AUSTRALIA’S cattle export trade to Vietnam has grown quietly but surely in recent years, to the surprising point where it almost surpassed Indonesia as Australia’s highest value cattle export market last year.
In volume terms Indonesia easily remains Australia’s largest cattle export market, importing 467,656 cattle in 2020, predominantly light cattle for feedlots.
That compared with 297,721 head to Vietnam, about 80 percent of which were heavy, 500kg plus cattle ready for immediate processing.
The higher weight and price of each individual animal to Vietnam meant that despite taking fewer cattle it ended the year with an annual trade value of $524 million, just a shade behind Indonesia at $534 million.
Contributing to that result was the fact that Indonesia’s numbers were the lowest in eight years, due largely to an inability by importing Indonesian feedlots to absorb record high Australian cattle prices, while Vietnam’s imports represented a six year high.
The Vietnam market and its growth over recent years has received comparatively little fanfare or attention, but has clearly progressed a long way from where it was six years ago when it was attracting headlines for all the wrong reasons.
Dr Michael Patching had only just taken over the role as Meat & Livestock Australia’s market development manager for Vietnam in 2015 when reports of Australian cattle being struck with sledgehammers in a Vietnamese abattoir became national news back home.
That was a year in which demand for Australian cattle in Vietnam had exploded, with exports doubling in a single year to 362,248 head in 2015, a pace of growth that came far too quickly for the market to handle, or at least in a way that assured the welfare of all exported Australian cattle.
As reports of Australian cattle being mistreated in Vietnam surfaced, Australian cattle exporters to the country met and committed to accepting more stringent animal welfare conditions and higher levels of scrutiny of their customer supply chains, over and above the requirements of the Australian Government’s mandatory Exporter Supply Chain Assurance System.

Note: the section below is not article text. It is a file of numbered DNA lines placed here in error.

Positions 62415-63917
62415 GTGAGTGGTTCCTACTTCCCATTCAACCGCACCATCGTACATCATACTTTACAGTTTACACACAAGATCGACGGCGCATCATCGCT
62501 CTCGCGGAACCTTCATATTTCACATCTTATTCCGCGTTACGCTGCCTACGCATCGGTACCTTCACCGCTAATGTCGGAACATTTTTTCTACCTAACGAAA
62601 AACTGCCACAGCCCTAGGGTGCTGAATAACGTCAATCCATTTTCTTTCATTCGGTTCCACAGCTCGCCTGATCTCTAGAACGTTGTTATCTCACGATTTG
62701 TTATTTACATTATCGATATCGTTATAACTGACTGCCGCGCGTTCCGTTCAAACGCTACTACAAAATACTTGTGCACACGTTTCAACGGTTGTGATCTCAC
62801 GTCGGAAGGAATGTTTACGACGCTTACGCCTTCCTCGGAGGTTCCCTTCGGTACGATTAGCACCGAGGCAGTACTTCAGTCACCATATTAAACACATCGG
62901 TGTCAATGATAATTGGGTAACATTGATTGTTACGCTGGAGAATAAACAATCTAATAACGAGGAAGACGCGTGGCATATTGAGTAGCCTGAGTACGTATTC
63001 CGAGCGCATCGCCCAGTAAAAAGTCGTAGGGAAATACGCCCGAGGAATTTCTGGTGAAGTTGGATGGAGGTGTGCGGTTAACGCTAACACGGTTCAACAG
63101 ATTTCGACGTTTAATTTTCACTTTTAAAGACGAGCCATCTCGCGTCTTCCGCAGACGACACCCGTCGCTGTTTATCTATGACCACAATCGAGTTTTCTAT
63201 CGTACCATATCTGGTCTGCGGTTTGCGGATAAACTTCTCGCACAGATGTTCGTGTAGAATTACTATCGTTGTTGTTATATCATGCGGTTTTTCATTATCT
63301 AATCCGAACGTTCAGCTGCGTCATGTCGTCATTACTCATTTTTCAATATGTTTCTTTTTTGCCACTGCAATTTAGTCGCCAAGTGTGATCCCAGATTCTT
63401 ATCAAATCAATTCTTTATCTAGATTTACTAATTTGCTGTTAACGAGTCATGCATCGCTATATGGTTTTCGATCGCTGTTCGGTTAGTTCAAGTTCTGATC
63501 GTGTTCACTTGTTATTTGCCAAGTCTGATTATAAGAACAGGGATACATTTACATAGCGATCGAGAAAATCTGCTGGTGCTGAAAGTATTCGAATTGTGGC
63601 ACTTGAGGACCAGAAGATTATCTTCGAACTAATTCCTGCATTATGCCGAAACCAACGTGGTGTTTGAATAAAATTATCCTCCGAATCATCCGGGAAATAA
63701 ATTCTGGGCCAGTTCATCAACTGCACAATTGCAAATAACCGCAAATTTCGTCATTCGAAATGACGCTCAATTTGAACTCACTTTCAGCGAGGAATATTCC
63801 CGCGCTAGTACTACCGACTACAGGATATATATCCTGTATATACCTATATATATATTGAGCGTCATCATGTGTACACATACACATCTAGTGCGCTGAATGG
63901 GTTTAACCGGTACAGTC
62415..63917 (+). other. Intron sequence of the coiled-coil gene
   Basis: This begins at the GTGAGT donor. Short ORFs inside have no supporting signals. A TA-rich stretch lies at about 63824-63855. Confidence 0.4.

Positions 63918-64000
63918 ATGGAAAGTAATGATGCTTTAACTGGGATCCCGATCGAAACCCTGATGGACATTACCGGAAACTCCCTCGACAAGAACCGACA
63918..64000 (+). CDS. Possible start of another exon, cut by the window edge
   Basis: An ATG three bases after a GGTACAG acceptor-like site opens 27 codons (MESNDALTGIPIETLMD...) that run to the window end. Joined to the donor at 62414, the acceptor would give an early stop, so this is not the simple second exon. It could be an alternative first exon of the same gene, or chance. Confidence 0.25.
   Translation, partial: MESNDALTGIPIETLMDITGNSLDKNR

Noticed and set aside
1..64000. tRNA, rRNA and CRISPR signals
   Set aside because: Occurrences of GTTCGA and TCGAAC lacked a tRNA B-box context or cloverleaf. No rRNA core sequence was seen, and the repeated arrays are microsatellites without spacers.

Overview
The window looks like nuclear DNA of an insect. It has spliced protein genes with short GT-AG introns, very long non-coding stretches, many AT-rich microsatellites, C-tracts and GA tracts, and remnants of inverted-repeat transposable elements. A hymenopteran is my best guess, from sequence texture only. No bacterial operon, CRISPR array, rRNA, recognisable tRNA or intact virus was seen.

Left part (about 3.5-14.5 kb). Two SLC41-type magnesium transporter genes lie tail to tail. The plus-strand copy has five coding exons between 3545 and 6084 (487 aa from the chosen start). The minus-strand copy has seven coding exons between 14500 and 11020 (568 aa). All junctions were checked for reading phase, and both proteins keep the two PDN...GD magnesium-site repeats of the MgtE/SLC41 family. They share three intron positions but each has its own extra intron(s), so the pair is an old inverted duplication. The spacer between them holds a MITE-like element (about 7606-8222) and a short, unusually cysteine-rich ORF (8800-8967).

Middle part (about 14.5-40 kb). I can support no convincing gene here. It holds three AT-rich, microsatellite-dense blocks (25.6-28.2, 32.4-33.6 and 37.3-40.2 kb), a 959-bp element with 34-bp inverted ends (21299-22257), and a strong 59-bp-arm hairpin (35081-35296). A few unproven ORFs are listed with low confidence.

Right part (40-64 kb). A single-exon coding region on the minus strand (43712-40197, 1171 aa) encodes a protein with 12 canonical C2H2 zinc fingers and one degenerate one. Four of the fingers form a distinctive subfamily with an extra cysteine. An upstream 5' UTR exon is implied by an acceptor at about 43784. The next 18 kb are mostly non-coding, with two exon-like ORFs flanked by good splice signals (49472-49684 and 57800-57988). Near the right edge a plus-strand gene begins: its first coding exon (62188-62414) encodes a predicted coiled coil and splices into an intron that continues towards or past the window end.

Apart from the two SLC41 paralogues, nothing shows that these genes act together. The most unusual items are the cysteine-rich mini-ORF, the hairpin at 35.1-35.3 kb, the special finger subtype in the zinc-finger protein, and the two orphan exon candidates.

The statistics show that in the next two years Australian cattle export volumes to the market dropped substantially to 197,353 head in 2016 and then 165,172 head in 2017 as customers who were not prepared to abide by rules preventing Australian cattle being removed from their supply chains were ousted and work increased with remaining customers to improve staff training in animal welfare, cattle monitoring traceability systems and investments in facility upgrades.
Since that time the trade has begun to grow again, this time in a more measured, gradual way with fewer but larger customers with better facilities. Exports in 2018 increased to 202,215 head, growing to 267,663 head in 2019 and 297,721 head last year.
Working closely with Australian exporters and Vietnamese importers along the way through his roles with MLA and LiveCorp has been Dr Patching, a Murdoch University and University of Edinburgh trained veterinarian with master’s degree qualifications in international animal welfare, ethics and law.
After six years in the role, Singapore-based Dr Patching is now moving on to start his own consultancy business where he will focus on filling a gap in trade facilitation work for companies seeking to develop commercial agriculture market opportunities in the ASEAN region.
His replacement in the MLA role has not yet been publicly confirmed.
Shift to more feeder cattle exports to Vietnam likely
Australia’s cattle export trade to Vietnam is now subject to more regulations and conditions than any other market.
But despite the higher level of oversight Australian exporters have to comply with in order to supply cattle to the market, he believes the trade is poised for substantial future growth.
He also foresees a greater shift towards Vietnam importing a higher percentage of feeder cattle in coming years.
But, in an interview with Beef Central, Dr Patching said a large part of that growth being achieved will depend on Australian industry’s ability to continue investing in technical help for Vietnamese lot feeders and processors, and on building animal welfare compliance.